Question: I am the Human Resources Director for a national retail company with stores throughout the country. A group of employees in one of our stores recently complained to their manager that they did not feel safe leaving the store at night because they felt the neighborhood was too dangerous. The employees asked the manager if we would close the store earlier, before it got dark. Although the company was willing to create a “buddy system” to make the employees feel safer, the manager explained to the employees that the company would not close the store earlier. Upset about the manager’s response, one employee posted on her Facebook page that she was “incredibly stressed out” by the manager’s response and was upset that no one at the company was doing anything about it. One of her co-worker’s then responded that the company’s deceased owner – who was identified in the Facebook post – would be “rolling in her grave.” The manager believes the employees’ conduct was disrespectful and their comments on Facebook reflected negatively on the company. Since the employees are all at-will, she wants to terminate the two employees who wrote the posts and suspend the employees who participated in the discussions. Should we approve this request?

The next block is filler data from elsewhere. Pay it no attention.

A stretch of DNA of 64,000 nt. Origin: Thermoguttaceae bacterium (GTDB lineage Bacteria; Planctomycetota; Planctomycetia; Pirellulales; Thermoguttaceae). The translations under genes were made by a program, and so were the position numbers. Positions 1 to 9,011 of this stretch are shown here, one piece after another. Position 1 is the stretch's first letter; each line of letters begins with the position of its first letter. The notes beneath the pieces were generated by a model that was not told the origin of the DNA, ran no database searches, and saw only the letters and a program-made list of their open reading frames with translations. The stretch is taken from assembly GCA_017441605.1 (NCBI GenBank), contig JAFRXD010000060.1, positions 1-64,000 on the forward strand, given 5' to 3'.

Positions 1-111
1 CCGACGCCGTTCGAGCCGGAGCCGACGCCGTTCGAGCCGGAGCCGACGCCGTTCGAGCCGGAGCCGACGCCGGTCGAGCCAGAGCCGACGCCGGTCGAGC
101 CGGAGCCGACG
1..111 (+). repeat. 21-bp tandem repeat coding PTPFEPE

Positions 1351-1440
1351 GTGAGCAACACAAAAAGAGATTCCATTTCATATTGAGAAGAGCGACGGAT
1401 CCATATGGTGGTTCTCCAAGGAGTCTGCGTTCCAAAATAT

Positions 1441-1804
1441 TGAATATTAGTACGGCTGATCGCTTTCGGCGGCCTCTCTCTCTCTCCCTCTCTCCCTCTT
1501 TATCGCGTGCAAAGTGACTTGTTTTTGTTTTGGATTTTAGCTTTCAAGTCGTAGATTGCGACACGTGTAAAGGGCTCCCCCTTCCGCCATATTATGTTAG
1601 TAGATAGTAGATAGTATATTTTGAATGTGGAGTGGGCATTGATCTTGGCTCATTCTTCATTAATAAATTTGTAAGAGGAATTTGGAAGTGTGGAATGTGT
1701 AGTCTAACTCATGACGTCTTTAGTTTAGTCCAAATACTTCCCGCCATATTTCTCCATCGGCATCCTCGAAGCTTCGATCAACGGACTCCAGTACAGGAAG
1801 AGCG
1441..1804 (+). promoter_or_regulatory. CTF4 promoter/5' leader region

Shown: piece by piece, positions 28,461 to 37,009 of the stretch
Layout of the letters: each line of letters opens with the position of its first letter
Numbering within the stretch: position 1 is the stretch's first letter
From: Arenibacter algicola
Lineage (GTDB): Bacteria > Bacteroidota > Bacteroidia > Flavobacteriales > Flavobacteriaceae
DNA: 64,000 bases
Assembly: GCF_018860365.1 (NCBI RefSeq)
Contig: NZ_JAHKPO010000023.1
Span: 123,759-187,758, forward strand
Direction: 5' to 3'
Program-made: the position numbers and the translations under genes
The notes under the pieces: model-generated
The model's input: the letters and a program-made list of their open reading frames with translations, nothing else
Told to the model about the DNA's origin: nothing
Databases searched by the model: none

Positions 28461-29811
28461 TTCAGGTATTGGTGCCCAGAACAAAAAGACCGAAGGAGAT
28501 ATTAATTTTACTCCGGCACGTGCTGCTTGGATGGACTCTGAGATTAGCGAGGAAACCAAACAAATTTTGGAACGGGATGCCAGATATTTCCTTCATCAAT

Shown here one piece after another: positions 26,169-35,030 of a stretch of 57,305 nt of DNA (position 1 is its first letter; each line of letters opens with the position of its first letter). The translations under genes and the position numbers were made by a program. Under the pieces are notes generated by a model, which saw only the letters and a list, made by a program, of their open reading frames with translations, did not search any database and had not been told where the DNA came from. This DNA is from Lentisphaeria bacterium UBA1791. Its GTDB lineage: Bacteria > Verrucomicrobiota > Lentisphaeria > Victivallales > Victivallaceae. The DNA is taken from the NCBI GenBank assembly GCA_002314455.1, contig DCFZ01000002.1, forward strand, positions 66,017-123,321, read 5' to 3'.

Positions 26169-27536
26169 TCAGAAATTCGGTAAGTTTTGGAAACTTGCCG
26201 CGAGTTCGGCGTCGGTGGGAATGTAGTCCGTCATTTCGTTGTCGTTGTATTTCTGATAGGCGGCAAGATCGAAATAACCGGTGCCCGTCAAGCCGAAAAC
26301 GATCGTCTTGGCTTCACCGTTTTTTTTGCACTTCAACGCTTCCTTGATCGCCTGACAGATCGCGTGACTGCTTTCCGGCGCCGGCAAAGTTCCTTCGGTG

Jeff Toppel: In simpler times, disciplining such tech-savvy employees would not be complicated. However, recent National Labor Relations Board decisions in this area have expanded the potential legal risks for employers. Section 7 of the National Labor Relations Act protects workers’ rights to engage in protected concerted activities in both union and non-union workplaces. The National Labor Relations Board’s continuing focus on protected concerted activity requires employers to take additional care in any action that may interfere with the rights of employees to collectively discuss the terms and conditions of their employment. In a recent decision, the Board affirmed an Administrative Law Judge’s ruling that found a retail clothing company violated the Act when it terminated three employees who had raised collective concerns about their safety when they had to close the store after dark. Design Technology Group d/b/a Bettie Page Clothing, 359 NLRB No. 96 (April 19, 2013). The Board agreed that the employees’ complaints as well as their subsequent posts on Facebook critical of a manager’s response were protected by the Act. Therefore, the Board ordered the employer to reinstate all three employees with back pay covering the period since their termination, among other things.

The Board’s decision in Bettie Page Clothing is just one example of the Board’s efforts to expand the conduct protected by the Act. In addition, the Board continues to find that employees have engaged in protected conduct when they post on social media. In at least three cases, the Board found that off-duty posts on social networks made by employees relating to the terms and condition of their employment were protected by the Act.

Region 28 of the Board (which covers all of Arizona) has been at the forefront of the Board’s initiative to expand employee rights in the non-union workplace. In evaluating the risks that may result from terminating (or taking other adverse action against) an employee, employers in Arizona should consider whether the employee has engaged in any conduct that could implicate the protections of the Act.